An Internal tRNA-Like Structure Regulates the Life Cycle of a Plus-Sense RNA Virus

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Turnip crinkle virus (TCV) is a 4054 b plus-sense RNA virus that belongs to the genus Carmovirus in the Family Tombusviridae. The 3' terminal 200 b of TCV are predicted to fold into 5 hairpins labeled in the 3' to 5' direction as the promoter (Pr), hairpin 5 (H5), hairpin 4b (H4b), hairpin 4a (H4a), and hairpin 4 (H4), using 3' UTR phylogenetic comparisons with other carmoviruses and the RNA structural prediction program, mfold. H5 was found to be a highly-conserved structure containing a large symmetrical loop (LSL) that formed a tertiary interaction between the 3' side of the LSL and the 3' terminal nucleotides using compensatory mutational analysis in vivo. In plants, LSL mutations resulted in a mutation frequency that was increased by as much as 12-fold without inducing error catastrophe. The original mutations frequently reverted and led to second site alterations biased for uridylate to cytidylate and adenylate to guanylate changes. These results suggest that H5 may function as a chaperone to properly fold the RdRp.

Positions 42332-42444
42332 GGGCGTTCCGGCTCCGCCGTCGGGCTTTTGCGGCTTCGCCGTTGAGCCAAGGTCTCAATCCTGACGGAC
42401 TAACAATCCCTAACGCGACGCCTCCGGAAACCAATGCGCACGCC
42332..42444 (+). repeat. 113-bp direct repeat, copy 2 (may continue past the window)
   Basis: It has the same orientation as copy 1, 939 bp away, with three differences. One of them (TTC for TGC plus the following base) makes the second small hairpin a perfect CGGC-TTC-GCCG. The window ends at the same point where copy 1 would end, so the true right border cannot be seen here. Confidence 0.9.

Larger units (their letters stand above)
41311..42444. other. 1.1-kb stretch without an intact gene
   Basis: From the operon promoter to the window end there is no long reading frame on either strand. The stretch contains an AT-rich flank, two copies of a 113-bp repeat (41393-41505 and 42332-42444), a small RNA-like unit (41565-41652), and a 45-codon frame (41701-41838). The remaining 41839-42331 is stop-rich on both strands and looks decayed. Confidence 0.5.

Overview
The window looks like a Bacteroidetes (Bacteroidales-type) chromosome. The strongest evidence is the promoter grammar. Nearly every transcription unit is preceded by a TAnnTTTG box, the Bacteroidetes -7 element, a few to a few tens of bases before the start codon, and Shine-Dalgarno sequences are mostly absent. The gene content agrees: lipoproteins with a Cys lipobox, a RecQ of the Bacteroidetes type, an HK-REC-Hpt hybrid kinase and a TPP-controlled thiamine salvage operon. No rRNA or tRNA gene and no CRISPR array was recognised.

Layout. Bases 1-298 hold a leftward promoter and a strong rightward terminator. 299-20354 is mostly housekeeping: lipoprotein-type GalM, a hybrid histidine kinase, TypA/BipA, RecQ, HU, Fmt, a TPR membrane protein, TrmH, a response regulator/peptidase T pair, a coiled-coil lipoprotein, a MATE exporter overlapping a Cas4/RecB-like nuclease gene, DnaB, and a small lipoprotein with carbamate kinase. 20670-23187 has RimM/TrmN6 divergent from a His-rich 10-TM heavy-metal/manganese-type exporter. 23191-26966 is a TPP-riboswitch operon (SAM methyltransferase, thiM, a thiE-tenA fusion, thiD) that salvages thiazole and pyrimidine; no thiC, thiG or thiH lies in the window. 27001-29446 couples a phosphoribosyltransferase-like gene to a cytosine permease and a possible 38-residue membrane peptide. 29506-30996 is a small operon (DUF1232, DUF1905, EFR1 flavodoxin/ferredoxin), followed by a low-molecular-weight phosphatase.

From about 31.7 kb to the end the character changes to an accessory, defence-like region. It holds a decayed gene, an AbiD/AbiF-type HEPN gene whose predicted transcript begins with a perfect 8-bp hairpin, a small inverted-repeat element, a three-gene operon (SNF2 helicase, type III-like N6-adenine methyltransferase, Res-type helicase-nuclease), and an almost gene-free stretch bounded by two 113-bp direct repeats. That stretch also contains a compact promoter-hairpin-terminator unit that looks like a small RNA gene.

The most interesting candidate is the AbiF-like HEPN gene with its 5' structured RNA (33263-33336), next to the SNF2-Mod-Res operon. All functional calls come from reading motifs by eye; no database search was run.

The TCV 5' UTR, which binds 40S ribosomal subunits, contains two short segments exhibiting IRES activity that function synergistically with the 3' terminal region to enhance cap-independent translation <em>in vivo</em>.  In the TCV 3' UTR, H4a, H4b, H5, and flanking sequences, form an internal tRNA-like structure (iTLS) that binds 60S ribosomal subunits and the P-site of salt washed 80S ribosomes.  The iTLS may therefore mediate assembly of 80S ribosomes, which are then transported to the 5' end for translation of virally-encoded proteins.    

 Phylogenetic comparisons of carmovirus 3' UTRs revealed that <em>Cardamine chlorotic fleck virus</em> (CCFV) and <em>Japanese iris necrotic ring virus</em> (JINRV) are capable of forming the 5 elemental features comprising the iTLS.  Ribosome binding and plant cell culture assays showed that only the CCFV iTLS bound 80S ribosomes and could functionally replace the TCV iTLS.  These results suggest that closely-related members of the same viral genus may utilize different strategies for cap-independent translation.